Let’s move to some observations. Here’s my 1st one. Recovery, as proposed by the two systems, has different and opposing outcomes. The addictions system’s primary goal is to move people out. In contrast, the mental health system keeps people in.
2nd The majority of people in long-term recovery from addiction have faith in a spiritual higher power. The addiction treatment system supports this notion. In mental health, the system often points to a medication (or psychiatrist/psychologist) as the higher power. Spirituality is rarely discussed.
3rd. Addiction recovery seeks to involve family as part of the solution. Mental health often refers to the family as part of the problem, even going so far as to isolate the person from the family.
4th Historically, mental health practitioners have not done well in treating people with a substance use disorder (a few best practices at the time – electroshock therapy, sterilization and frontal lobotomies). I encourage you to do some additional research here. Addiction treatment programs are not exempt from poor practices either.
5th and final observation. Many programs “integrated” in my time with CCAR. It was like watching oil and water try to combine. It was not pretty. And every time an addiction program merged with a mental health program, it became a mental health program. The spirit of recovery was discarded or at best, became an afterthought.
What does this have to do with recovery coaching?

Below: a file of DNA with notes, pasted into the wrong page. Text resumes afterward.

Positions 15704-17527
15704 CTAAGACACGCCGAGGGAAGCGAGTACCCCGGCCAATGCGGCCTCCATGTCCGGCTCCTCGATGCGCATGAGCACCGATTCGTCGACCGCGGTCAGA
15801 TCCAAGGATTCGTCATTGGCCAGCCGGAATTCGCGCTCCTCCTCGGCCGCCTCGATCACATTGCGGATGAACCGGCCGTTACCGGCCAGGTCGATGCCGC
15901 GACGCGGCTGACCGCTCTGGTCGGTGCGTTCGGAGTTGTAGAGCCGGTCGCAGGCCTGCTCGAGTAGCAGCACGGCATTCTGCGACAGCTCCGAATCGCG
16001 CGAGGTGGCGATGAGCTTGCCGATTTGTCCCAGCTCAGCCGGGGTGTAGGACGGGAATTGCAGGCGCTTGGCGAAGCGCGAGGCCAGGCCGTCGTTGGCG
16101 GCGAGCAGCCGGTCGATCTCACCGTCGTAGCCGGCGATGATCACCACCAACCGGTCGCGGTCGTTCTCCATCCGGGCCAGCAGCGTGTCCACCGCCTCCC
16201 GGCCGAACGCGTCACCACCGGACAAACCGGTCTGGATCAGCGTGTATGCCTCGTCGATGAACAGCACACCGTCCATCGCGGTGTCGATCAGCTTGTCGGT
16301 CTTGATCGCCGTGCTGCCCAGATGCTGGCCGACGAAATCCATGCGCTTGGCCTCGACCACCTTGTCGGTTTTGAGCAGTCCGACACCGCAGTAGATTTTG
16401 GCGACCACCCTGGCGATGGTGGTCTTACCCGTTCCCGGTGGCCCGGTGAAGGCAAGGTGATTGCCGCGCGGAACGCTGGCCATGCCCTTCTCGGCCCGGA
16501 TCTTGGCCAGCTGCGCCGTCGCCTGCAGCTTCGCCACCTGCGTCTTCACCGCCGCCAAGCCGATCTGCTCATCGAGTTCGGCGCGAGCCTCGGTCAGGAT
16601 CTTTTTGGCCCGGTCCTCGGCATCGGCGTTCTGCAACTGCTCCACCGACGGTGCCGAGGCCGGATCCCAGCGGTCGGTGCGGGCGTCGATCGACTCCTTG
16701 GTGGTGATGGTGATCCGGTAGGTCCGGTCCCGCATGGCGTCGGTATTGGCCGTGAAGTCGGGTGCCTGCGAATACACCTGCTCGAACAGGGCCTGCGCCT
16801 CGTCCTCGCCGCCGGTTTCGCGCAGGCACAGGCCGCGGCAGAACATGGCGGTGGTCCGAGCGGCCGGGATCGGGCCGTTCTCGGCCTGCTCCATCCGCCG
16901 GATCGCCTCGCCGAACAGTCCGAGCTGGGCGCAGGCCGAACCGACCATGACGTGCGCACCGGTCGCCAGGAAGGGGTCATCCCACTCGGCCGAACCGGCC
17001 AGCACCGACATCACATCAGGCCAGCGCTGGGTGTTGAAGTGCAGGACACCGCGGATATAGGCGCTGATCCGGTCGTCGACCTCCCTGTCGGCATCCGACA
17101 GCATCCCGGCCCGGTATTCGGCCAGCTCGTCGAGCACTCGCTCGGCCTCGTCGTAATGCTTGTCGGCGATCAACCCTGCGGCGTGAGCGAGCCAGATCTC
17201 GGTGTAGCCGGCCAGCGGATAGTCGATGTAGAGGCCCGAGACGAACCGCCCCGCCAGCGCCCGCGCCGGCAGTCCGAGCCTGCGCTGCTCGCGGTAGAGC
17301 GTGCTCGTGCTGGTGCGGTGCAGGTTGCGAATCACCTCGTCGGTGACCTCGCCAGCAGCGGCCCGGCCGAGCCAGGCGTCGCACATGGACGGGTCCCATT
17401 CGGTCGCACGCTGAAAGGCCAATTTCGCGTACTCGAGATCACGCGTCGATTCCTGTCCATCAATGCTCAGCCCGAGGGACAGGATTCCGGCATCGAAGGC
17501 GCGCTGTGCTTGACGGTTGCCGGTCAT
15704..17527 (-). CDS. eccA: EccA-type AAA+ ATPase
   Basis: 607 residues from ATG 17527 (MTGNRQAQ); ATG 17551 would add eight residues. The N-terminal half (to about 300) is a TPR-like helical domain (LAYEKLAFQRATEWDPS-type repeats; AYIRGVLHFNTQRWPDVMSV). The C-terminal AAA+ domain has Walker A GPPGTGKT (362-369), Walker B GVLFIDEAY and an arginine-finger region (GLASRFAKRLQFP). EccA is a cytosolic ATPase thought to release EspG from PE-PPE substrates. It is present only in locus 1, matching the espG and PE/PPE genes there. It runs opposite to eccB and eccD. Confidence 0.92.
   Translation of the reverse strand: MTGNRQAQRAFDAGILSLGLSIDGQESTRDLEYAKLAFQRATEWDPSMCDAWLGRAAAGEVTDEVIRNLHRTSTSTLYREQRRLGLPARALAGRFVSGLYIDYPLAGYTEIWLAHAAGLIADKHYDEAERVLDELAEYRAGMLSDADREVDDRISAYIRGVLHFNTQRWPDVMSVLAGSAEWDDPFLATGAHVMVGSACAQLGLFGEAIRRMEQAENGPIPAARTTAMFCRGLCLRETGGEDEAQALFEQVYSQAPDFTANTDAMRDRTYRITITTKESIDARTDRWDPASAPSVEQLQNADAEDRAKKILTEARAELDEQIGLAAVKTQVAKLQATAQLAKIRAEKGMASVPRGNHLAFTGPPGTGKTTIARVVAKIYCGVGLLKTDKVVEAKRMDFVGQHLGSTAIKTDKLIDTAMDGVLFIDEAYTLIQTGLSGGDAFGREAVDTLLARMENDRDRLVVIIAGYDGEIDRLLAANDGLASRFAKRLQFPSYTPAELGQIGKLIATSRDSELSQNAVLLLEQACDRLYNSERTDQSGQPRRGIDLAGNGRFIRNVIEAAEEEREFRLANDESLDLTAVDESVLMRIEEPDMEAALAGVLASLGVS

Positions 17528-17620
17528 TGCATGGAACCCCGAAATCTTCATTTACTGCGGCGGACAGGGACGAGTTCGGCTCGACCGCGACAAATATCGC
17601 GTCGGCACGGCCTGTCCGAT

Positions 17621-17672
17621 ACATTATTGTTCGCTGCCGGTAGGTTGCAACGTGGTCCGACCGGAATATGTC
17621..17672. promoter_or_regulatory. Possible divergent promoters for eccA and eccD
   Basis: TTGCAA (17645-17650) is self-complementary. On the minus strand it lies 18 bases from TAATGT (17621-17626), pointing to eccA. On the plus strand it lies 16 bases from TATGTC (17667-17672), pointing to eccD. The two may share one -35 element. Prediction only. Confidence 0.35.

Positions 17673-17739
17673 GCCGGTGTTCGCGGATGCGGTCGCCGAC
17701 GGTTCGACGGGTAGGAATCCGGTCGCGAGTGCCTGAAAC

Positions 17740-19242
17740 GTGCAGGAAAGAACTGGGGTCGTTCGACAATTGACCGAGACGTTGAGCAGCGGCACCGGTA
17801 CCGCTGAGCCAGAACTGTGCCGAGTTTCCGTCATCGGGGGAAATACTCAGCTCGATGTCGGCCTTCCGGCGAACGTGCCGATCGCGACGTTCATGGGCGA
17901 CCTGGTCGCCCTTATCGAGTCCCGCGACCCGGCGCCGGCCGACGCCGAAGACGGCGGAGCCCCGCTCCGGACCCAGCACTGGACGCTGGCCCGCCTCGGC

Many advocates from both arenas have shared that they don’t think the two roles ought to be combined. Yet, I have heard from administrations (and certification bodies) that we could have one “peer” role to work with people recovering from addiction, mental illness and/or both.
My suggestion is to keep two distinct roles. Let oil be oil. And water be water.
In 2015, I finished a thruhike of the entire Appalachian Trail, a trek of 2,189.2 miles. It took 189 days and 6 pairs of boots. During all that time alone with my Creator, my purpose in life became more precisely defined. I am, simply, to coach recovery. Recovery saved me from an early demise and brought purpose to my tattered life. I have learned that I’m a coach to my very core. I am blessed to put the two together. I started work at the Connecticut Community for Addiction Recovery (CCAR) in 1999. I became the Executive Director of this recovery community organization in 2004. I have trained the CCAR Recovery Coach Academy© dozens of times and have a hand in modifying, improving and adapting various recovery coach curricula. I’m old enough now to start considering my legacy. This is a way for me to share things I have learned in my recovery, in my role as Executive Director and a trainer. I find that when I speak I present the same messages over and over. It’s time to write them down.
Phil “Right Click” Valentine
Recovery established 12.28.87